Architecture is interpreted as a skill of designing and constructing buildings. For architects to be able to design a good building, he or she needs to be conversant with the surrounding environment and the natural systems (Irvine). Generally, the understanding of the climatic condition of an area determines a lot in the career of an architect. The weather conditions existing in a given region over a long period determine the climate of the area, for example, an area can be hot and dry or cold and wet. Architects can contribute greatly to climate change in a given area because buildings are known to contribute almost half of a region’s carbon dioxide emissions and this affects a big percentage of climate change. Architects usually participate in the preservation of climatic changes by designing the healthiest, greenest, and environment-friendly buildings. To curb large emissions of carbon dioxide can slow the impacts of climate change.
As an architect, I will design buildings that will reduce the emission of gas; one of the methods to apply is using carbon smart materials. During the construction, I will avoid the use of high carbon-emitting substances like steel, concrete, aluminum, and foam insulation. As recommended by Global Organizations, such a step will help in reducing the emission of carbon dioxide to the environment. Additionally, I will conserve the climate by designing buildings through the application of green architecture. Hereby, architects design greenhouses that are environmentally friendly, such buildings take landscaping into account where residents will be able to enjoy fresh air in the house and where there are good working conditions when working from home (Cohen). During the construction of the green buildings, I will ensure that any natural resource around the region is protected, for example, ensure that any water body or waterways are not polluted by the construction by-products.
Designing buildings, I will be careful to come up with a construction that is efficient in the use of energy, water, and other resources. For energy consumption, I will advocate the residents to use renewable sources of energy to conserve both environment and climate. Using renewable sources of energy will help in reducing their costs and the emissions of carbon dioxide, which affects the climate in a negative way (Adams et al). For example, using solar energy as a source of light energy will reduce the costs and preserve water used in the hydro-generation of electricity. The buildings should be designed in a way such that they will be able to reduce waste, pollution, and degradation of the environment. During and after the construction, the waste should be well managed by designing a good drainage system to curb pollution of local waterways.
The buildings should be designed to protect people’s health and help them improve their productivity. For example, constructing a building in an unfriendly environment surrounded by industries contributing to air pollution will risk the health of the residents, hence before an architect designs a building, they should select a good location free from air, noise, and any other form of pollution. Additionally, using tools like energy modeling helps architects in reducing and predicting energy use in buildings. Life cycle assessment (LCA) is a good mechanism used by building professionals in helping them understand energy use and other environmental effects associated with all the stages of a building’s life span (Sartori et al) it entails, procurement, operation, construction, etc.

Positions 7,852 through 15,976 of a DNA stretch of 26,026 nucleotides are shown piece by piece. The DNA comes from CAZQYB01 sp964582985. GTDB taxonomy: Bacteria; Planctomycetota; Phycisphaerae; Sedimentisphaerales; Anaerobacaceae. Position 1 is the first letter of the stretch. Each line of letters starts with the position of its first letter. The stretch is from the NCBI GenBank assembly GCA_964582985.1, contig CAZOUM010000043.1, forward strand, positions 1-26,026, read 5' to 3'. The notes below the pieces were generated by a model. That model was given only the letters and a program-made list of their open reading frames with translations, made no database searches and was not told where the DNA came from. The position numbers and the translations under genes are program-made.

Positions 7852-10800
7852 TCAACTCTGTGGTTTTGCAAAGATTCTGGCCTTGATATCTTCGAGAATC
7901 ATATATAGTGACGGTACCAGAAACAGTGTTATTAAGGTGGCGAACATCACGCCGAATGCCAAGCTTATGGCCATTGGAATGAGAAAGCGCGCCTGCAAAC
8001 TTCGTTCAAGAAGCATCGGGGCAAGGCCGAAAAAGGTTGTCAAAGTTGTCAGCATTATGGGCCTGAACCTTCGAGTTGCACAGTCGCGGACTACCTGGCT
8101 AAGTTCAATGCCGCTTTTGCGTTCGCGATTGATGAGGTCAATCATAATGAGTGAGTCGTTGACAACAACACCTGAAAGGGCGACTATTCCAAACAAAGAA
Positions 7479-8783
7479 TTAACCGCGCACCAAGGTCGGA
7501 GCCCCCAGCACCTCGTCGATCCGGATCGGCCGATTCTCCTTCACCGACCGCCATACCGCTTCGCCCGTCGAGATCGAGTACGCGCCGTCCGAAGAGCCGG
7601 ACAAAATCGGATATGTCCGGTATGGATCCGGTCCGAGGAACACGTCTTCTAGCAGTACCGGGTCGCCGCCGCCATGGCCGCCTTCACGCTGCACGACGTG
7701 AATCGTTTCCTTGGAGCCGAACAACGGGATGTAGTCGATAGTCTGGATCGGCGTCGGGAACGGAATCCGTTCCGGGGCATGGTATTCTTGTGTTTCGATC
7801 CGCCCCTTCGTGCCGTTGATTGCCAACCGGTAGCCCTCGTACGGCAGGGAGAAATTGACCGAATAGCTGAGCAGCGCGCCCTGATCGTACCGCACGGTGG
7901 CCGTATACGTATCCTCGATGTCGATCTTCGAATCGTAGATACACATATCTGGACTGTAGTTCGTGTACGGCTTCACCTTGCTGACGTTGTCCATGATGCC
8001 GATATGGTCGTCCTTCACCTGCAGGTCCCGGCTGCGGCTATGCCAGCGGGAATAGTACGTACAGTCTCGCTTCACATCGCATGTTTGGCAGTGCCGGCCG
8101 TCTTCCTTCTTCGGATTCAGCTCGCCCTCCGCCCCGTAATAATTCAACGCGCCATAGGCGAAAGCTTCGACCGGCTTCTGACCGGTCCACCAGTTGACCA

In conclusion, since all architects cannot reverse the effects of climate change completely, they can involve their team and clients by educating them about adaptive climatic changes and sharing the strategies with them. As architects, it’s our responsibility to support a justifiable design for a better and climate friendly environment. Our knowledge should be integrated with the new demands of climate change to secure a better future for all. This is not only a professional duty but a responsibility for all of us.
Adams, Samuel, and Christian Nsiah. “Reducing carbon dioxide emissions; does renewable energy matter?” Science of the Total Environment 693 (2019): 133288.
Cohen, Samantha Rebecca. Ecovillages as models for sustainable urban neighborhoods: design guidelines and methods for understanding, analyzing and designing sustainable communities. Diss. Massachusetts Institute of Technology, 2017.
Irvine, Kim, et al. “Bridging the form and function gap in urban Green space design through environmental systems modeling.” Journal of Water Management Modeling (2021).
Sartori, Thais, et al. “A schematic framework for Life Cycle Assessment (LCA) and Green Building Rating System (GBRS).” Journal of Building Engineering 38 (2021): 102180.
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